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Reimbursement: These Are the Good Old Days

Philip Betbeze, for HealthLeaders Media, June 11, 2010

"Anticipation, anticipation,
Is making me late
It's keeping me waiting . . ."

In case you can't put the tune to the words, or in case you're younger than me, those are the lyrics to the chorus of the old Carly Simon song, Anticipation. As I was reviewing my notes from a recent conversation with MedAssets Chairman, President, and CEO John Bardis, I found myself humming the tune after he told me about the general mood of hospital and health system CEOs at his company's recent Healthcare Business Summit.

Yeah, I'm weird. My wife tells me so all the time. But those lyrics make sense in the context of what's to come from the healthcare reform law.

The reason I was humming the song was not the well-known chorus, but the second verse of the song, almost as well known:

And tomorrow we might not be together
I'm no prophet, and I don't know nature's ways
So I'll try to see into your eyes right now
And stay right here, 'cause these are the good old days
These are the good old days
And stay right here, 'cause these are the good old days
These are the good old days
These are the good old days
These are the good old days
These are the good old days

Though Bardis certainly didn't use those words when we spoke, he said that the most consistently profound point that was raised in his conversations with hospital and health system leaders was the recognition of all the CEOs that current levels of payment might be the highest that they will ever be.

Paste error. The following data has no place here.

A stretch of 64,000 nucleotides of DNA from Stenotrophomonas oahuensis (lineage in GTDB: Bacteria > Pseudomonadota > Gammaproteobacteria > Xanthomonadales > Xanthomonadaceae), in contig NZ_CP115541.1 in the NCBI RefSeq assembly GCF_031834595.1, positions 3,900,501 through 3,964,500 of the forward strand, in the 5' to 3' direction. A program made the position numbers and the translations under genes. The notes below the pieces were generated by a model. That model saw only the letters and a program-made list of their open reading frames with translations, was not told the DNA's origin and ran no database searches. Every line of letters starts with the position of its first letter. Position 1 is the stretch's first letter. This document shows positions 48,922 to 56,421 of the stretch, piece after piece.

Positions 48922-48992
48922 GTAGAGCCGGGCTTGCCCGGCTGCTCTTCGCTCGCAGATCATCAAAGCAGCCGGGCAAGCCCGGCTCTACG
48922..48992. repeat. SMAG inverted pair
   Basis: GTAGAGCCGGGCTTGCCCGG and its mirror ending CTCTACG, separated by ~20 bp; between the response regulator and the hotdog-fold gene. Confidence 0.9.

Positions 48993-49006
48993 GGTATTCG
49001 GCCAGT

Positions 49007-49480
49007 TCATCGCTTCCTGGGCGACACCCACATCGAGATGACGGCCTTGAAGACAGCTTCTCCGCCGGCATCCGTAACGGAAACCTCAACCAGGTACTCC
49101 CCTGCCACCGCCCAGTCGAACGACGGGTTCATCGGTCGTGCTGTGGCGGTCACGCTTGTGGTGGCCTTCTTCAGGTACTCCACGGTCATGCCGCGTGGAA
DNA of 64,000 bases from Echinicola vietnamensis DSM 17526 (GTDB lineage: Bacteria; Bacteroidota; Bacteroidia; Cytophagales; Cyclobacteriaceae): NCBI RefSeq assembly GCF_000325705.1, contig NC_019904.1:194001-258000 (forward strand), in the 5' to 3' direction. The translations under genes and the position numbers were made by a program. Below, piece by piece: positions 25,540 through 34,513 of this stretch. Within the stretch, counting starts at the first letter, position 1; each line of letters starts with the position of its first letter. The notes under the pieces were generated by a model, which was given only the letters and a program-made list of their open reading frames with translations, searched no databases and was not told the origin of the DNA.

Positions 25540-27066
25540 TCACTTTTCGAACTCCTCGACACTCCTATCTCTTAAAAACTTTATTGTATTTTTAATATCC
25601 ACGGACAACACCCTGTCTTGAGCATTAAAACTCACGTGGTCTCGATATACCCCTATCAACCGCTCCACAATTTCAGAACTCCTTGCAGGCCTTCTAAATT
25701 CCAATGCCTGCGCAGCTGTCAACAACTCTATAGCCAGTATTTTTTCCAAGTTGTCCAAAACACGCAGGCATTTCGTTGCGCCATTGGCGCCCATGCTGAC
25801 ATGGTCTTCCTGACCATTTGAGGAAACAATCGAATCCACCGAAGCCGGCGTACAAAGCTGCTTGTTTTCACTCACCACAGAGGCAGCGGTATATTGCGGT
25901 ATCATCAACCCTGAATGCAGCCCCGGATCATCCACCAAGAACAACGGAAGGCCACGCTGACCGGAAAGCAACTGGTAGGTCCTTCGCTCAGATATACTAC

They believe reimbursement is on the way down, as do I. No other answer makes any sense for a sector that is one-sixth of the United States' economy, but for which costs are growing at up to four times the rate of inflation.

That leaves administrators to manage their clinical operating structure to respond to that while continuously focusing on quality clinical care and patient satisfaction. That's a pretty tough challenge, considering hospitals and health systems, if they're lucky, make a 4% margin these days.

MedAssets strives to help hospitals and health systems improve financial strength by implementing spend management and revenue cycle management solutions that help control cost, improve margins and cash flow, increase regulatory compliance, and optimize operational efficiency. Bardis contends that this law will break the "insurance and pharma cartels."

That might sound great if you're a hospital leader, but really, such fractures will bring more challenges to you, not less.

"In the past if you looked at the branded drug cartels and the insurance cartel, indirectly they benefited each other," he says. "As costs went up, those cost increases bounced off the provider and into the private pay pools. That private structure was able to pass those cost increases onto individuals, companies, municipalities and unions."

But that paradigm is passing away, he says. Recent unemployment levels have shown fractures in risk pools in states where elements of economic deterioration have been above the norm, like in California, with a 13.1% unemployment rate, as well as a drastic reduction in municipal and state jobs.

This fracturing of the risk pools explains commercial insurers' attempts to raise rates drastically—up to 30% in a year in some cases—attempted increases for which attorneys general and insurance commissions are not standing.

"This exposes [insurers' and drugmakers'] inflexible commitment to a business model that doesn't answer the questions the market needs today," he says. "The model has been my way or the highway, so it hasn't had the flexibility of the forethought to change meaningfully."

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